“We work with designers, architects, retailers and manufactures, and we let them know what will be in fashion for the world of interiors two to three years in advance,” said Greenwood. “We get specific about pattern, color and textures and materials.”
Describing the display as a “touchy feely station,” visitors were able to feel samples made from agricultural, textile and building waste, plant-based fiber surfaces, eco resins and even faux leathers made from mushroom skin.
Wood Looks Reign Supreme
The timeless look of wood continues to trend in every hard surface flooring type. Natural wood flooring continues to evolve from solid to engineered wood. In fact, industry leaders estimate that engineered wood accounts for 65 to 70 percent of the market. The definition of engineered wood is also changing: it’s no longer simply a multi-ply wood core. We are seeing growth of medium-density fiberboard (MDF) from major manufacturers, which offer greater stability at price points that weren’t previously attainable.
In today’s fast-paced world, homeowners need to retreat and catch their breath. The response is wood floors that celebrate the natural grain and have a more natural look. Wider and longer planks, which were once only available at the higher end of the category, is now becoming the norm. Low gloss finishes continued to be preferred.
“Our new hardwood designs draw inspiration from simpler, more leisurely times,” said Joe Amato, Mannington’s vice president of residential styling. “With subdued, clean lines and warm colors, these floors relax the eye and create the foundation for interiors where solace -and style- can be found at the end of each day.”
Armstrong added its Diamond 10 Technology to the Appalachian Ridge solid hardwood collection. The flooring incorporates cultured diamonds to create a powerful layer of scratch protection without clouding the beauty of the hardwood underneath.
“Our research consistently shows that solid hardwood is the most coveted flooring choice by consumers for its timeless beauty and the considerable value it adds to a home; but a factor preventing some from purchasing is concern over scratches and maintaining that beauty over time,” said Michael Barnett, senior product manager. “When investing in hardwood, consumers seek peace of mind that their floor will look beautiful for the long term. For many consumers, scratch is a top factor when considering the durability of the floor.”
Dixie Group launched a hardwood program for the Fabrica brand this year. The 40 floor SKUs are being sourced from three manufacturers, one domestic, one Canadian and one European, and includes wide, long planks in unique styles and designs. In addition, the collection will be offered in 30 complementary SKUs for the wall.
“It’s very much an upper-end program, high style, nice designs and lives up to the brand promise of quality without compromise,” said T.M. Nuckols, president of Dixie Residential. “The wood market has a lot of options. What we are trying to create is an opportunity for a unique product with a very limited distribution where the retailer or designer has an opportunity to have something different and increase margins.”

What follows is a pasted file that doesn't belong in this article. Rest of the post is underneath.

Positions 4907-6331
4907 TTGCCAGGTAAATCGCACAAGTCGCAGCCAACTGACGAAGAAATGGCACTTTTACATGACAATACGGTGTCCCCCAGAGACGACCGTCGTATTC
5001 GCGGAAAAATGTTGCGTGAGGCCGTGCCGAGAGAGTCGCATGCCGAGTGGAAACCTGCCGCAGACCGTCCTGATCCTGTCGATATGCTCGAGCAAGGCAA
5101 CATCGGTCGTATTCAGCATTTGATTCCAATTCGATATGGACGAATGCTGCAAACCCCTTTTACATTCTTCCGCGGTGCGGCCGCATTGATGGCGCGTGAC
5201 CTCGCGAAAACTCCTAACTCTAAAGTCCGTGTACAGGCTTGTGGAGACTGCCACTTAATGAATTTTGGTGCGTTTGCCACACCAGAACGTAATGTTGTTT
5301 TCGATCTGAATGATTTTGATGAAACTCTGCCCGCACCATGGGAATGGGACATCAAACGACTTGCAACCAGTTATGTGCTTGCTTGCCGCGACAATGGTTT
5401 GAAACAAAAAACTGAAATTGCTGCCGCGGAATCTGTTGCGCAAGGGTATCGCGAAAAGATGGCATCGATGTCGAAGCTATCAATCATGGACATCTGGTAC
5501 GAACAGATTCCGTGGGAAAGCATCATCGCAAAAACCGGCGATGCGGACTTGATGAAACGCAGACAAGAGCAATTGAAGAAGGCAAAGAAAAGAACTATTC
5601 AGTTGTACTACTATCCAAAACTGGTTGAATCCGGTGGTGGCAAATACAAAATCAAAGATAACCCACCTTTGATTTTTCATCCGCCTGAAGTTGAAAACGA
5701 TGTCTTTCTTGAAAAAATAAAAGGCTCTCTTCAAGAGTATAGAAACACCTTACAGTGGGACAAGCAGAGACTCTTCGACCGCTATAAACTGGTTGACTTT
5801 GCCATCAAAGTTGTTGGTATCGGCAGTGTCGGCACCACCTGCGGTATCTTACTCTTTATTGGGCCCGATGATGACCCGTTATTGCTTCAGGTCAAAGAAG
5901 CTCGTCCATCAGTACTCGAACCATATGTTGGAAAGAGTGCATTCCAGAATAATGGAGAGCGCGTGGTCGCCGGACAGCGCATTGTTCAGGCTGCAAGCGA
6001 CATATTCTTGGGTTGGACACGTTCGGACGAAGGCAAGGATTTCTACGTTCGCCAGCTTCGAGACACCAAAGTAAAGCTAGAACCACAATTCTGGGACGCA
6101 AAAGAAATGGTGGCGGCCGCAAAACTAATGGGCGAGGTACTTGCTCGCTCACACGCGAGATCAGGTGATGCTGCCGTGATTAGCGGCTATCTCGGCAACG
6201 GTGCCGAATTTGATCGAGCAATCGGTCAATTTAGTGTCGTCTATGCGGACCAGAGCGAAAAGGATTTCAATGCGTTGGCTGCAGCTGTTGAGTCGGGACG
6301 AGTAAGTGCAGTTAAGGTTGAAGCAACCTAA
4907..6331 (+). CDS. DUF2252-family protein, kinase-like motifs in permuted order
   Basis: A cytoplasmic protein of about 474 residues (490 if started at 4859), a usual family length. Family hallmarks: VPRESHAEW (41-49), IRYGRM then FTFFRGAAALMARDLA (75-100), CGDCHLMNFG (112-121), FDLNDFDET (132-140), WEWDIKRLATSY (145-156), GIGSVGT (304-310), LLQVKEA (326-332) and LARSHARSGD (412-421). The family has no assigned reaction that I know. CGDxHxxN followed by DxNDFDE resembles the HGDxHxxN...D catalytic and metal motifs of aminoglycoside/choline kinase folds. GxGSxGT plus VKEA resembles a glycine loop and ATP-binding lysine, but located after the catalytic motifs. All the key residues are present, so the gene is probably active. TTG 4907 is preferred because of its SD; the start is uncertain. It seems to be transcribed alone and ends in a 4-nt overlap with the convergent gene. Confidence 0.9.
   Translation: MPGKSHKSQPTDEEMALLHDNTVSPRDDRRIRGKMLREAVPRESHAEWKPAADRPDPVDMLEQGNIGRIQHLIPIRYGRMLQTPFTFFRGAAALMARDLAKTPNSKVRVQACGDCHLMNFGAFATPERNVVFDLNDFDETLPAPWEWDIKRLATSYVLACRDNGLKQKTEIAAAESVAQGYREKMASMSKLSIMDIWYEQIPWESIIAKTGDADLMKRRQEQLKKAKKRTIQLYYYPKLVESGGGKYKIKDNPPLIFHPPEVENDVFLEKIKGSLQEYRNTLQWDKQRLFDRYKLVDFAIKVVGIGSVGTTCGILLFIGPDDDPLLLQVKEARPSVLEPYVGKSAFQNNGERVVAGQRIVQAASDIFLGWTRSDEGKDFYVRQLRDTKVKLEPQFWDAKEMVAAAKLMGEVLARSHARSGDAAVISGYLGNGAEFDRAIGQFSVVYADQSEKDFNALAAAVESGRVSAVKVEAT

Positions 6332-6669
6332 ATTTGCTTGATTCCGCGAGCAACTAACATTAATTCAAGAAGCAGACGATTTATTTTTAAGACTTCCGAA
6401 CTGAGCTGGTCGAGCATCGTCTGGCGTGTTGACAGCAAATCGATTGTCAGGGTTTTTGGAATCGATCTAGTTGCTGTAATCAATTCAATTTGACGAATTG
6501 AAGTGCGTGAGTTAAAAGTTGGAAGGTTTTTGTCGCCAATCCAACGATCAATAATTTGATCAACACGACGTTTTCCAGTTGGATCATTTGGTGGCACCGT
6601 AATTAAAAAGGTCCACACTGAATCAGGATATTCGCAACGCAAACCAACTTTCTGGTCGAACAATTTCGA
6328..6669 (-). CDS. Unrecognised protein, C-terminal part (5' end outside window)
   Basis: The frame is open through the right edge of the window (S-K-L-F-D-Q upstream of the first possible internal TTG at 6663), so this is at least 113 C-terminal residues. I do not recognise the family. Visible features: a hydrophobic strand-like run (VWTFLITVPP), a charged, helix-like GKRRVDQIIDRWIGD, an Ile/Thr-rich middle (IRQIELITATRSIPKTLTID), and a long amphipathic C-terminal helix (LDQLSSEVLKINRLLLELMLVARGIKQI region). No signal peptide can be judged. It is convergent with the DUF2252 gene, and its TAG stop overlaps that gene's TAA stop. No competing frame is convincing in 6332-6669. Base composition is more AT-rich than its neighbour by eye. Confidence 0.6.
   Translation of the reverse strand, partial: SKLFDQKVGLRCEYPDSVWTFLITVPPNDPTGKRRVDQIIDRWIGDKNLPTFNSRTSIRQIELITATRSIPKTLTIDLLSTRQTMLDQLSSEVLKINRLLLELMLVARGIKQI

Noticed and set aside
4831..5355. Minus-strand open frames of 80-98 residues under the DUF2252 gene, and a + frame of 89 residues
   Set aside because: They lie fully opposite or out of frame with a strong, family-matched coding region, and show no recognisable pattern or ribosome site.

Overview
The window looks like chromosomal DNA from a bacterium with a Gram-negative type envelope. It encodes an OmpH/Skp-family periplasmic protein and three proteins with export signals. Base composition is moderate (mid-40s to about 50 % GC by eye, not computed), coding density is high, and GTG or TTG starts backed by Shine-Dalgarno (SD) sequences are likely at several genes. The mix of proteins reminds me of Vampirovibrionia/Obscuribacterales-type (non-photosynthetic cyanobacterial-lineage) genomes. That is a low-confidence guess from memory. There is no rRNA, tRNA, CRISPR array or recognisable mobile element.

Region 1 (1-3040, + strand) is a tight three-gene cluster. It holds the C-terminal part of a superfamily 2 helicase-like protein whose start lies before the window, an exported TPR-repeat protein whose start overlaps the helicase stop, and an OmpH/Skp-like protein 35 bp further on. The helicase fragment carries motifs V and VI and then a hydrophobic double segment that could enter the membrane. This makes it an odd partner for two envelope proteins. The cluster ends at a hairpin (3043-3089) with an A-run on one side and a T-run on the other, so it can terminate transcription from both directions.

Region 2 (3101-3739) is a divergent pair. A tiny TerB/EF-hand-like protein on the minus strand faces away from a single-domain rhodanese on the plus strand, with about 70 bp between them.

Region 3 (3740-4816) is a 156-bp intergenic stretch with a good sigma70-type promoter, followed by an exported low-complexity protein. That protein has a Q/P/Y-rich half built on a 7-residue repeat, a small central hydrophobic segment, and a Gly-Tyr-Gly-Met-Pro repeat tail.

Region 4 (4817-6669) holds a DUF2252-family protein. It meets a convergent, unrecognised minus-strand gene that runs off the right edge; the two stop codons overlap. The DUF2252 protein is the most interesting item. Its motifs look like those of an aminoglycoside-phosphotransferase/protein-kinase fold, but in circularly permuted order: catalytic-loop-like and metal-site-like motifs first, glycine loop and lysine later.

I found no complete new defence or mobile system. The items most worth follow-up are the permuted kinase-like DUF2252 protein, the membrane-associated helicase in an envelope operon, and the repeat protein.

Larger and longer formats, along with outstanding digital printing technology, is amping up the wood look in the ceramic tile category as well, bringing the look of wood into spaces like bathrooms.
Paying homage to the wood look trend, Emser Tile added the Lakewood, Lakehouse, Mokuzai and Porch collections to its offering. The Lakewood collection, which is an ode to the biodiversity of aged trees, grounds the design with distinct wooden tones that evoke rich detail and texture, Lakehouse acts as an accent motif with bold color variation.
Livability and Softness
Low-level patterns, gorgeous textures, along with pet- and kid-friendly fibers, were key trends soft surfaces.
Carpet manufacturers continue to offer constructions made with soft, stain-resistant, long-lasting and beautiful fibers. Engineered Floors ColorBurst variable-color technology uses natural colorations to create a balanced, blended visual that adds depth and richness to Dream Weaver products. Made with PureColor fiber, the carpets are guaranteed not to stain or fade.
Mohawk’s Airo soft flooring returned to the show with a hypoallergenic story. Airo is 100 percent PET, meaning it has zero moisture absorption, which inhibits the growth of harmful allergens. It is built with an integrated cushion, which provides better airflow and better cleaning capabilities. It is also latex free, which allows it to have virtually zero volatile organic compounds. This is important because according to Arnold, 69 percent of people that are in the market for flooring claim or think that they have some type of respiratory condition.
“Those things combined, now provide customers with a truly hypoallergenic soft floor,” Arnold said. “This is a great example of how our product innovation is bringing people back into soft surface.”
The Anderson Tuftex brand displayed products that create a timeless floor at its booth, targeting the “passionate pursuer.”
The brand unveiled a number of hardwood, carpet and rug collections that are intended to make design and coordinating of different surfaces easier.